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Why American Kids Are Joining the Global Climate Strike

“If the adults are going to screw up our entire future, we have to do something about it,” said one young activist joining the global Youth Climate Strike.
A youth strike for climate change in London last month.
A youth strike for climate change in London last month.Simon Dawson/Reuters

Today, young people are expected to skip school and gather in more than 1,200 cities in 90-plus countries around the world to demand action on climate change. The global Youth Climate Strike movement began with Greta Thunberg, 16, who last summer started protesting alone outside Sweden’s parliament instead of attending school on Fridays. “Until you start focusing on what needs to be done rather than what is politically possible, there is no hope. We can’t solve a crisis without treating it as a crisis,” said Thunberg (who was just nominated for the Nobel Peace Prize) during a speech at the 2018 UN climate conference in Poland.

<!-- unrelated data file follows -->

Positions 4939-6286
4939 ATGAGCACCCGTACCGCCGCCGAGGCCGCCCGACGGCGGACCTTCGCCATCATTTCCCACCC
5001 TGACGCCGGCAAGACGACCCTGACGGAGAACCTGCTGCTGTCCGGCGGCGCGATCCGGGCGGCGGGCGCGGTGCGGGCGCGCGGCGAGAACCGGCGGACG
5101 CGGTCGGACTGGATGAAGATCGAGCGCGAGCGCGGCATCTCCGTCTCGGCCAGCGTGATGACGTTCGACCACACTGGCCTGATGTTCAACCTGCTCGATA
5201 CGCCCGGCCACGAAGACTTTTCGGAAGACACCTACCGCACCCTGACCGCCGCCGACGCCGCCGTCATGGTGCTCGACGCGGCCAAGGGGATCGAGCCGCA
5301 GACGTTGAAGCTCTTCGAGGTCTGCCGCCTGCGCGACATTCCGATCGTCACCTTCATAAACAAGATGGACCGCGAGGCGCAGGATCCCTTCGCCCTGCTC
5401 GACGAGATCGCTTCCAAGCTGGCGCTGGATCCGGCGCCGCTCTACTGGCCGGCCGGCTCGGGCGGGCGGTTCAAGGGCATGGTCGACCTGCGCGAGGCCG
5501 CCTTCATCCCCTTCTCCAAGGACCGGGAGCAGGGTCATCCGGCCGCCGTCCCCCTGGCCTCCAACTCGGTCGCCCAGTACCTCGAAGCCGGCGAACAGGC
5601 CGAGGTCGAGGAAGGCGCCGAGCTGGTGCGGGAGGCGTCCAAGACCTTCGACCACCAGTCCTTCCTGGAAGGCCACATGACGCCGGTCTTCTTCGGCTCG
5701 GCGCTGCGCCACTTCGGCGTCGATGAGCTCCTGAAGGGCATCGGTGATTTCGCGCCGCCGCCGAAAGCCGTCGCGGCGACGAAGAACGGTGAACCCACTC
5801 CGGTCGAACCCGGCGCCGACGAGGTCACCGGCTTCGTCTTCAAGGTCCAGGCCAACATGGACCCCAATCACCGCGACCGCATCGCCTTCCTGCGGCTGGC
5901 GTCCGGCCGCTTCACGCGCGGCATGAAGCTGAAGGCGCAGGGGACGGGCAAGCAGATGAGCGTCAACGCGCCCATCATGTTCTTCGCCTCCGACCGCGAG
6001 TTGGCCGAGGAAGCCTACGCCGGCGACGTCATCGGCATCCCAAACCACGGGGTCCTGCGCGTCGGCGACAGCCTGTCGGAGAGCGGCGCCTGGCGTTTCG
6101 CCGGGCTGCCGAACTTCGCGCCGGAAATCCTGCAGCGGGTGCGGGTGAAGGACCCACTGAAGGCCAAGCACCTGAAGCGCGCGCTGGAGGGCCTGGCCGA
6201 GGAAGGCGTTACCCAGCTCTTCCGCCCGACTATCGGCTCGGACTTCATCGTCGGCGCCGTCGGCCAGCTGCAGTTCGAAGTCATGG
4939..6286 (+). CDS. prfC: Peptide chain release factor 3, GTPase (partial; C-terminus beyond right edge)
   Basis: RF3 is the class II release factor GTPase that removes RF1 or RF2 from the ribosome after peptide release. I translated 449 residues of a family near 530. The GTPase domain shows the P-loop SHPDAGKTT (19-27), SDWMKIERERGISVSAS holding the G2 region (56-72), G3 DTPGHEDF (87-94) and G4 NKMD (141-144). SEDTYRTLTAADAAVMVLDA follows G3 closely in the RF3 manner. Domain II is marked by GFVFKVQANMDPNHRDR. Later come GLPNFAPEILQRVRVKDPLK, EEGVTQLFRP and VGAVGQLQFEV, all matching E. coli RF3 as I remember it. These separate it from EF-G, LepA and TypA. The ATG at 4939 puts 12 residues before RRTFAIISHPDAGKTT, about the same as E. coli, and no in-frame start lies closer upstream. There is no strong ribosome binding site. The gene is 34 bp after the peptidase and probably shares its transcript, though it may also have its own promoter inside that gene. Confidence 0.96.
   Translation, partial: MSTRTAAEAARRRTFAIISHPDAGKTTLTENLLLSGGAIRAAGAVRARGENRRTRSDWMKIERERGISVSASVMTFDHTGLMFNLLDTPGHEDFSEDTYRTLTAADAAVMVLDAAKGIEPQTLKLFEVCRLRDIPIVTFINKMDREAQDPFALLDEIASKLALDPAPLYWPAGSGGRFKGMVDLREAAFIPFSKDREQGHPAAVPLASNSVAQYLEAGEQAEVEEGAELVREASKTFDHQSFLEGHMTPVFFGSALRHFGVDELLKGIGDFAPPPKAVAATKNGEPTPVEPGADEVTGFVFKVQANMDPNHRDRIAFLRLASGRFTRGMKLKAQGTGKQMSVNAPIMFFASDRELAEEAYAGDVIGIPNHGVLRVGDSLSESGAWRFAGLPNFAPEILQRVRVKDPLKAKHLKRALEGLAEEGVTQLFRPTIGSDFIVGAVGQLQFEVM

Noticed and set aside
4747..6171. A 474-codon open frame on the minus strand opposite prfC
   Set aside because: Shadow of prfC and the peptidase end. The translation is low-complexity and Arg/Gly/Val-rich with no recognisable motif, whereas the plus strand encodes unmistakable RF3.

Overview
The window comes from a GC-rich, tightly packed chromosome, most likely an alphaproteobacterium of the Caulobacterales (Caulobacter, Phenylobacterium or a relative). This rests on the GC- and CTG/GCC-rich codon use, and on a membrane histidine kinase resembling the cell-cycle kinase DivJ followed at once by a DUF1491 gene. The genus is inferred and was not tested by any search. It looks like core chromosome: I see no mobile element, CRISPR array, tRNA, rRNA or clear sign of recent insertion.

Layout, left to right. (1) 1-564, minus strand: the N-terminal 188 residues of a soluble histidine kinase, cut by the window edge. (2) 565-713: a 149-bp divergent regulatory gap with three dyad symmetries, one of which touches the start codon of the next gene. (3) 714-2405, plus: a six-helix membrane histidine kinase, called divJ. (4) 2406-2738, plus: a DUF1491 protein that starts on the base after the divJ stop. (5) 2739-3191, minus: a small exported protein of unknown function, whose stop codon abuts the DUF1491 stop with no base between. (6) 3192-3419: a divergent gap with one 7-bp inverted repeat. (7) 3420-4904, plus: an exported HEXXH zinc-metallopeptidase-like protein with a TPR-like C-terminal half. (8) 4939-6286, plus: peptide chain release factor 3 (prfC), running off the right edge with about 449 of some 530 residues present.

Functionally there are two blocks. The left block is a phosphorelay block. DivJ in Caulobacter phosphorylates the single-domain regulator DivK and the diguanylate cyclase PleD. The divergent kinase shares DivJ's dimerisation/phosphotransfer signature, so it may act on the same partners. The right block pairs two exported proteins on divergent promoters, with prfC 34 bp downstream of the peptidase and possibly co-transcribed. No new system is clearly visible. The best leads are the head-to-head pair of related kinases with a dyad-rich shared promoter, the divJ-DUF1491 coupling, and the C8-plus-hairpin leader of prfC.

In the U.S., events are planned in more than 100 cities (see the interactive map below, created by Youth Climate Strike). CityLab spoke with people planning to take part about why they’re striking and the issues they’re most concerned about.